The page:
Meditation on the Trinity — for Rusty

We jokingly laugh when one of us (or better yet, not one of us) is scheduled to preach on Trinity Sunday. Priests and pastors everywhere moan when it rolls around (not soon, by the way).  Who understands the Trinity??

Not me, for sure.

And yet, yesterday I was doing something entirely unrelated to the Trinity and had an interesting thought. What I had been thinking about is my once-upon-a-time friend, who is  “actively dying”, as they say in the medical world. Translation: within a day.

Death always stirs a rather chaotic stew within me. Like everyone else I don’t relish a changed world and a changed life. Our dear one won’t be calling us on the phone, shaking our hand, writing us a letter, kissing us on the cheek. No, those immediate moments will now live entirely inside us, stored in a marvelous storage bank call “memory”.

On the other hand, I’m a big believer in death as a setting free, a passage, an opening door. We leave our material bodies to become, we hope, good food for the future (really: think about it). And everything else — and I believe that is a lot — is released from the confines of that body to rejoin … what?

We haven’t much in the way of words to clarify that “what”, because we haven’t been there ourselves. Or at least most of us can’t remember anything other than our present incarnate existence. Just the same, I believe we came from a great, sacred Holiness, and when released from our bodies, we return to it. Call it God, the Mystery, the Great Unknown … whatever, I can’t believe that everything that made us “us” somehow disappears entirely.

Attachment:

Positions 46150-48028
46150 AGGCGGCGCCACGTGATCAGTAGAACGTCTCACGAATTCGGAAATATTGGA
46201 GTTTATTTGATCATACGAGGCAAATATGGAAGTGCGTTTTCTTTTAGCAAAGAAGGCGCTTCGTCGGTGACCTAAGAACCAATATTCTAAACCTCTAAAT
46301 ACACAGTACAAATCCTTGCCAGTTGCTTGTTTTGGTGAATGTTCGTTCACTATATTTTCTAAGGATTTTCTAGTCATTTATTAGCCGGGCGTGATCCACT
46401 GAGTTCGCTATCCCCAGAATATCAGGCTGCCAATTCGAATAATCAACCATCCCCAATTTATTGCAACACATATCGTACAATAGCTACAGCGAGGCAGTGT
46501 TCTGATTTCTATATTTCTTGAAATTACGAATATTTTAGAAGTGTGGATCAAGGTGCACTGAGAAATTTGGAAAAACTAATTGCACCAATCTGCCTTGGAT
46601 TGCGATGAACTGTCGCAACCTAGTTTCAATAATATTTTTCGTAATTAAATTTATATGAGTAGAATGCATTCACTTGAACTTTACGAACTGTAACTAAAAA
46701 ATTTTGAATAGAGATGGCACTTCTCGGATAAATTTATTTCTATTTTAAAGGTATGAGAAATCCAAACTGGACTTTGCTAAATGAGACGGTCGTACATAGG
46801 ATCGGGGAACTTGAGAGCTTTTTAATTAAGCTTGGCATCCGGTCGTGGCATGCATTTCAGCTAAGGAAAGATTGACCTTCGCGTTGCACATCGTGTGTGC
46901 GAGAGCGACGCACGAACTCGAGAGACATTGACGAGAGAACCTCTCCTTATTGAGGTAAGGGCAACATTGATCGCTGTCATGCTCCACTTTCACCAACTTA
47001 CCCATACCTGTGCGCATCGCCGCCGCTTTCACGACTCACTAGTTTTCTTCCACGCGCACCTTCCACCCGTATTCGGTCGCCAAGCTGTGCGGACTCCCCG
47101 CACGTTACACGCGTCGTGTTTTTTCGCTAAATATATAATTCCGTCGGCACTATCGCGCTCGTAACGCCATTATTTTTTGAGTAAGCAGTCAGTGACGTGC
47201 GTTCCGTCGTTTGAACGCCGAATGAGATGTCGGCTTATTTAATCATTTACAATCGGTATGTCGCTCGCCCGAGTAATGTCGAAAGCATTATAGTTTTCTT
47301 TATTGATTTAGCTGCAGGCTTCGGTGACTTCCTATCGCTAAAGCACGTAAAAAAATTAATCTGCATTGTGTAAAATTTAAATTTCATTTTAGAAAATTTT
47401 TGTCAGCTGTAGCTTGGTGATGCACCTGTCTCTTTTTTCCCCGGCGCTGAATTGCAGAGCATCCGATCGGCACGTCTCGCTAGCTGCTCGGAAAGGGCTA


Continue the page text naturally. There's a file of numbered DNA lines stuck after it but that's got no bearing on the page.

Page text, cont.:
How could it? Where would it go?

OK, so what does this bit of rambling have to do with the Trinity?

Just this:  What if … God is the Great Life Dreamer — that which desires and fosters and sustains all life, forever — and Jesus is the model of holy death? What would that leave for the Holy Spirit?

I believe the only leg of the proverbial three-legged-stool remaining is transformation. We know that life leads to death, which leads to life again, but not until transformation has taken place. Our bodies “decay”, and if made available to nature will be consumed by myriad creatures as (good) food. Then our material good-ness becomes blowflies and maggots, which are then consumed by and become birds, which are consumed by and become coyotes, which are consumed by and become prairie grasses, which are consumed by and become cows, which are then consumed by and become … you get the idea.

All that living and dying is what makes Life able to go on and on and on, mysteriously and brilliantly connected by transformation.

The Holy Spirit seems to me to be on intimate terms with the wildness of transformation. Who can explain it? Who can predict it? Who has never experienced it?

Sure sounds Holy Spirit-y to me …

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